Farmers had by this stage also experimented with their stock and came to find that keeping a combination of merino sheep and angora goats was both economically viable and agriculturally sustainable during the tougher drought years. Angora goats are better able to withstand drought compared to merino sheep and subsequently, Graaff-Reinet became a leading producer of mohair. It is said that the fencing of camps had a positive feedback on farming practices and the wool industry because it allowed farmers to learn how different animals used the veld, reduced the amount of walking required by animals each day and overall improved the quality of the wool produced.
The name “Karoo” originates from the Khoisan word “garo” meaning desert, and if one has ever experienced the Karoo for a time will know that it is indeed a dry and thirsty land. Water has been the only most important aspect that has governed every decision and every action made by those who have and still inhabit the Karoo. Inhabitants of the Karoo have always regarded water with the utmost respect and thankfulness; all it can take is one drenching rainfall to revive the veld and bring on a display of new growth and colour. But the impacts of post-colonial mismanagement of rangelands into the 1900s has been an equally strong predictor of veld condition and productivity, and it has taken over a hundred years to correct the overuse of natural rangelands in many parts of the Karoo.
Plant Conservation Unit (PCU) PhD student, Gina Arena, recently visited the Graaff-Reinet area in the Eastern Cape to collect data for her PhD. She is assessing the long-term changes of Nama Karoo and Grasslands vegetation in the context of historical and current land use and rainfall patterns. She learnt from the landowners that when rain doesn’t come for 2 years the grasses stay dormant, the animals starve and the wells dry up. She learnt that the farmers and game reserves are forced to supplement feed (extremely costly), that drought can push wild game over farm fences where there is the promise of water and food and that neighbour relations may become uncomfortable. One brief respite from the drought brought enough rain and snow to the area the same week that Gina was doing fieldwork which might just be enough to bring new growth to the desperately dry veld and to fill the dams temporarily until the next rain falls.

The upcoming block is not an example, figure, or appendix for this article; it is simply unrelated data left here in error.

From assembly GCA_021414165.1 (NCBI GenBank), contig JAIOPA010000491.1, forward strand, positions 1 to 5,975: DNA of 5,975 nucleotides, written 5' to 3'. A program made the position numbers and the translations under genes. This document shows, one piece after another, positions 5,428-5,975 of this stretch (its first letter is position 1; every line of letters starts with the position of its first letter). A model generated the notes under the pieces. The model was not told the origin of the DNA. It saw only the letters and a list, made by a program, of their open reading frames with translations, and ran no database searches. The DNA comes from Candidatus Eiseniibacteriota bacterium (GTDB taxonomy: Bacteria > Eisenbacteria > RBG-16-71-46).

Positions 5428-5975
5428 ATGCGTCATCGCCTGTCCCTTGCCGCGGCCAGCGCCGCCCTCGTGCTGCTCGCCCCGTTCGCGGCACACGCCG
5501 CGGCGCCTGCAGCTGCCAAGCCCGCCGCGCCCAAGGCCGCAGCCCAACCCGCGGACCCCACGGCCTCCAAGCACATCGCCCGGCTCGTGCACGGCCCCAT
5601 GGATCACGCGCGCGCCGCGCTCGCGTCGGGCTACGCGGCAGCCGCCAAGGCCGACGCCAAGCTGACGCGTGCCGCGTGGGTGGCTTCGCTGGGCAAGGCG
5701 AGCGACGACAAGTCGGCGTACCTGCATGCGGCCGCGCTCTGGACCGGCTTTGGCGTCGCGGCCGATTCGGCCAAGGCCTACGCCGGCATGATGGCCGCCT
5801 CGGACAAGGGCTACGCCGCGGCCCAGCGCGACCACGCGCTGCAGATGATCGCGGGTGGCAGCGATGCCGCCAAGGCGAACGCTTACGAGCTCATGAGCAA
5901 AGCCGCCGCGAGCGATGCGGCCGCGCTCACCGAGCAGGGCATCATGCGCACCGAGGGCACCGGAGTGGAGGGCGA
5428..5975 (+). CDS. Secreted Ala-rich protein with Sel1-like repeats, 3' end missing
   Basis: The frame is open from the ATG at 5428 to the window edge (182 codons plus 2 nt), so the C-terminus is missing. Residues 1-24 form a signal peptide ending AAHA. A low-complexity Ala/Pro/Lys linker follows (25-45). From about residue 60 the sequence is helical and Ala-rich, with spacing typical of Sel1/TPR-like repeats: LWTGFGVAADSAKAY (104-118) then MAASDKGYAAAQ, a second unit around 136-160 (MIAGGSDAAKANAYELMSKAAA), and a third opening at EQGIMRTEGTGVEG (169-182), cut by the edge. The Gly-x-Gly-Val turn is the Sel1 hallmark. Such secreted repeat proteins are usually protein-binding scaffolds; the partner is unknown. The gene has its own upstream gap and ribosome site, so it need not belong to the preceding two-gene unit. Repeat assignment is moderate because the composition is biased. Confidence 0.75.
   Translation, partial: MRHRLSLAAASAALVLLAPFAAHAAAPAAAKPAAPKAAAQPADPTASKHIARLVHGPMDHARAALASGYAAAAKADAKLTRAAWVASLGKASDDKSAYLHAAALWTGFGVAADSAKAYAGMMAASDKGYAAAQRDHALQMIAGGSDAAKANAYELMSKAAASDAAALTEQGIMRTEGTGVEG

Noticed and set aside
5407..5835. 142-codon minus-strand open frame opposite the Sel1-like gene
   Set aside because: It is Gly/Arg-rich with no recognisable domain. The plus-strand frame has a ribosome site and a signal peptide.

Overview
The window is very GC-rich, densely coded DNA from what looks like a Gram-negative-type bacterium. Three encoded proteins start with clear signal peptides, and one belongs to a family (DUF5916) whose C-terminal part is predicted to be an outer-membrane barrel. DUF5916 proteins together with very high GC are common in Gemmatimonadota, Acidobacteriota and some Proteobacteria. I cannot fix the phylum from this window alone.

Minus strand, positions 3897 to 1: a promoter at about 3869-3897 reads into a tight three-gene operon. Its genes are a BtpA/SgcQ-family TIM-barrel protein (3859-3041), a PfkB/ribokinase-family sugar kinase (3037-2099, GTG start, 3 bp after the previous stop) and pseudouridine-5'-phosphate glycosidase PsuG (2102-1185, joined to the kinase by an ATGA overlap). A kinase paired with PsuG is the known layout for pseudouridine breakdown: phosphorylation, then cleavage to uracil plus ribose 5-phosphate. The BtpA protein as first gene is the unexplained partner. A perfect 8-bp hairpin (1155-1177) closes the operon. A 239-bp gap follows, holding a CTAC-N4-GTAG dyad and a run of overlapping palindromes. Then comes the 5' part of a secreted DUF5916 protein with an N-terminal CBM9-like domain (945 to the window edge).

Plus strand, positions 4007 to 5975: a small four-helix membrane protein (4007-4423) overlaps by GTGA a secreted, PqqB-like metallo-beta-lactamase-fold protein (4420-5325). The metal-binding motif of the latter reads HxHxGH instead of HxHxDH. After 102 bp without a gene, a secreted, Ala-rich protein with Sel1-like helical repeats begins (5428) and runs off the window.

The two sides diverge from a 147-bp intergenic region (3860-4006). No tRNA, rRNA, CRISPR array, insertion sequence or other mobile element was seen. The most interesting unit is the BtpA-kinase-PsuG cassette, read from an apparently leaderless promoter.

Snow on the foothills of the Sneeuberge at Asante Sana Private Game Reserve. PC: Timm Hoffman
Gina spent time conversing with farmers, surveying vegetation and assisting Prof. Timm Hoffman with several repeat photos around the Graaff-Reinet farms, all from which she hopes to gain more insight into how vegetation has changed between the mid-1900s and now.
Left: Timm Hoffman taking a repeat photograph at Samara Game Reserve, PC: Gina Arena. Right: The new PCU bakkie on its first fieldtrip, PC: Timm Hoffman.
Follow Gina on Instagram using the handle @karoomoments to keep up-to-date with her PhD adventures.
Smith, K.W. (1976) From frontier to midlands: a history of the Graaff-Reinet district, 1786 – 1910. Institute of Social and Economic Research. Rhodes University, Grahamstown, South Africa.
Palmer, E. (1966) The Plains of Camdeboo, Collins Clear-Type Press, London.
~ Article and images supplied by Gina Arena